Harriet Adams was born in Stockton, California, on October 22nd, 1875, and she inherited her adventurous streak from both parents. Her father's family had emigrated from Scotland to Canada. As a young man, her father, Alexander Chalmers, traveled to the Pacific Coast in 1864 "in search of fortune and adventure," as he remarked in 1914. He originally settled in Coloma, California with his older brother, Robert, and sought fortune as a miner on the American River. Alexander abandoned the river in 1868 and opened a dry goods store in Stockton with his other brother, George. Frances Wilkins, Harriet's mother, was a descendant from seventeenth-century colonists who helped settle what is now New Hampshire. Frances’s father, Charles Wilkins, migrated overland to California during the Gold Rush. Unsuccessful as a miner, he began supplying the mining camps, instead, and settled his family in Piedmont, California. Alexander and Charles most likely met when they were both dry goods merchants, but it is not clear. They had two children, Anna and Harriet, and settled in Stockton, moving to Piedmont in their later years (1995).
Adams spent most of her childhood at her father's company, while her sister was tutored in the “ladylike social graces” expected of women of her time. At age eight, Adams and her father traveled on horseback throughout California and the Sierra Nevada. When she was fourteen, they journeyed to Oregon, and from there, to Mexico before returning to Stockton.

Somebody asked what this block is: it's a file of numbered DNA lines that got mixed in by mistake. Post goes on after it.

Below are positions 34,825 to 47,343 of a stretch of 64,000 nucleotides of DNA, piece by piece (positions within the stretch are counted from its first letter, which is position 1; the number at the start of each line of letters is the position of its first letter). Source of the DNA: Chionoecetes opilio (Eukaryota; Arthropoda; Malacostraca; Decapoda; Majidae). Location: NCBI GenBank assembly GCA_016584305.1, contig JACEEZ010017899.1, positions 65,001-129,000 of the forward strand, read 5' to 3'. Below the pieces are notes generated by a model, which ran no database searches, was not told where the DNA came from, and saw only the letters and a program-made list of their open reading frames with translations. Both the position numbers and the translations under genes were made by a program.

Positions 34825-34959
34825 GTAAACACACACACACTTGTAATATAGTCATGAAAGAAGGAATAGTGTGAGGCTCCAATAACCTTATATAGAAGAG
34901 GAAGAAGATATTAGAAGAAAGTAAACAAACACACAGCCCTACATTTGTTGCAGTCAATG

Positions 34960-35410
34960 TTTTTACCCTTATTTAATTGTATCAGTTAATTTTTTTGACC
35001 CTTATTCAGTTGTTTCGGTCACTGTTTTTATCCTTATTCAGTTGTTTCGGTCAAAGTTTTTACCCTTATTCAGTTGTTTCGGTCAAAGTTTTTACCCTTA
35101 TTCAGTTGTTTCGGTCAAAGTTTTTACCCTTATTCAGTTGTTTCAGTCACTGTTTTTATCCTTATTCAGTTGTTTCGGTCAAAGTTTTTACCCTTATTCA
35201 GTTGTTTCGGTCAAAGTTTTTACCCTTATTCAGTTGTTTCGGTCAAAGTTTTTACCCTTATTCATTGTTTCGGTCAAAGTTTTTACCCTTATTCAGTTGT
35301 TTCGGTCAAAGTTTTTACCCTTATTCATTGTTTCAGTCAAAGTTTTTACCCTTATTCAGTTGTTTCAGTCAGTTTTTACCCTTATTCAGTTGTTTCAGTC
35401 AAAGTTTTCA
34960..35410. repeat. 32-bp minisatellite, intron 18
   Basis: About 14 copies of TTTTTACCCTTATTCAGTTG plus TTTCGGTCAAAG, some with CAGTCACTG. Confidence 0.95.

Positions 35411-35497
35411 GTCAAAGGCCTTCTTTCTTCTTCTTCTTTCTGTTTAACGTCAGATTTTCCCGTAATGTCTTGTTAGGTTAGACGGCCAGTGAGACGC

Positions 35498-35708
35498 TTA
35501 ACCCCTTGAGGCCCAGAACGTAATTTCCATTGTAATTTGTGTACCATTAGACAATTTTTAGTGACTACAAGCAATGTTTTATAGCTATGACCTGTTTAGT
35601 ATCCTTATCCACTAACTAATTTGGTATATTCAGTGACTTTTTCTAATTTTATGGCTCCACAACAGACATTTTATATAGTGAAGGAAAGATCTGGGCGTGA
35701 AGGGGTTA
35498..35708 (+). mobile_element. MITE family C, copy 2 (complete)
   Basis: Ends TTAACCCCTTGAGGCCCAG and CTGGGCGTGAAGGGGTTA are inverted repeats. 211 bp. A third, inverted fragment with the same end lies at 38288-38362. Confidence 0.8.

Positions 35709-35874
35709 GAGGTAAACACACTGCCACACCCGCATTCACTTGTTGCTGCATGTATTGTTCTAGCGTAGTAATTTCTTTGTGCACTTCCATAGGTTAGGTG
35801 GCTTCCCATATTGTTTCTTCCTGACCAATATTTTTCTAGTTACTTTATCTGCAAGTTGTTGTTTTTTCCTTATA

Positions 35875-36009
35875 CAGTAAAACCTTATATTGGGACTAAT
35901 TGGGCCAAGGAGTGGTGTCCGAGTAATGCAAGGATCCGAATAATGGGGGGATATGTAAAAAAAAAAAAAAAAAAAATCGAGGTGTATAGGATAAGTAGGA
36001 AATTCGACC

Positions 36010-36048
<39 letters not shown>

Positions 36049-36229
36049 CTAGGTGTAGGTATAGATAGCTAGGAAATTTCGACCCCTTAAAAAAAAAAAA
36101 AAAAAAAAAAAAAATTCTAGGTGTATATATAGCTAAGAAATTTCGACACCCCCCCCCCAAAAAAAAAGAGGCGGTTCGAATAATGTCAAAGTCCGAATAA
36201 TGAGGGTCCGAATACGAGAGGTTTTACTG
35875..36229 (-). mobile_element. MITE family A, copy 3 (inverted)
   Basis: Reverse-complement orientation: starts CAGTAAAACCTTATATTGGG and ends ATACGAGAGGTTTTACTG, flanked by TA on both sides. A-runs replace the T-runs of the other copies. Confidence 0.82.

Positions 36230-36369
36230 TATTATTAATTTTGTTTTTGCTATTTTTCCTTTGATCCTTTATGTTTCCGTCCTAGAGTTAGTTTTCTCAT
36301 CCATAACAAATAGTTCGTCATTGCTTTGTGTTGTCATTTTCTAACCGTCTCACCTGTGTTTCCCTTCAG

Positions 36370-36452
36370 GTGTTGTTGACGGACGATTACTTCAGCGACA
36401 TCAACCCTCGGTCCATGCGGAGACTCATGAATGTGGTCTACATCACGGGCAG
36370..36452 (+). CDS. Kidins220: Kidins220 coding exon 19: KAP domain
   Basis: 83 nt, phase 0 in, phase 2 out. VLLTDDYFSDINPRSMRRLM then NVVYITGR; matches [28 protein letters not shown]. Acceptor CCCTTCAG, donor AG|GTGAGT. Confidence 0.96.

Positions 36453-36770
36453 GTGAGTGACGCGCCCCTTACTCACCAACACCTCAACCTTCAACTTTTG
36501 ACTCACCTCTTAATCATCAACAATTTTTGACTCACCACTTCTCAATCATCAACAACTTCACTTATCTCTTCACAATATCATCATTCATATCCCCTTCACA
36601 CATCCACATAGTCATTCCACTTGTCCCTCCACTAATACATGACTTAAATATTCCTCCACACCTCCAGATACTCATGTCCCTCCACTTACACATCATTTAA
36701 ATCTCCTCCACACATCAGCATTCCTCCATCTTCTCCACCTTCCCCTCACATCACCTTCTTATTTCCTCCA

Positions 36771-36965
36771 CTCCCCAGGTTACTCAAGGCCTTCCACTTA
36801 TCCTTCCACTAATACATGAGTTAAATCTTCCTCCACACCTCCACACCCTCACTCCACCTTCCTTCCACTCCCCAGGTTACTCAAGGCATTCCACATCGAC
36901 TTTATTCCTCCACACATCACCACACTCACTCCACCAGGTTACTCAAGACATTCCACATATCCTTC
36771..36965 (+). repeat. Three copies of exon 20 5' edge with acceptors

Adams’s formal education lasted only until age eleven, and from that point on, consisted of exploration with her father, voracious reading, and lessons with private tutors. During this period under her father's tutelage, she developed her powers of observation and a systematic thoroughness that later garnered the respect of other geographers and explorers. Adams possessed an affinity for language and was fluent in Spanish and French, as well as conversant in Portuguese, Italian, and German.
In 1899, Harriet married Franklin Pierce Adams at the age of 24, as she found in him a lifelong friend, companion, and partner. Frank was employed as an electrician for the Stockton Gas and Electric Company, where his brother and father also worked. Like Harriet, Frank loved to travel, and rather than buy a home, the couple lived in a boarding house so that they could save money for traveling. The Adams traveled throughout California in the early years of their marriage.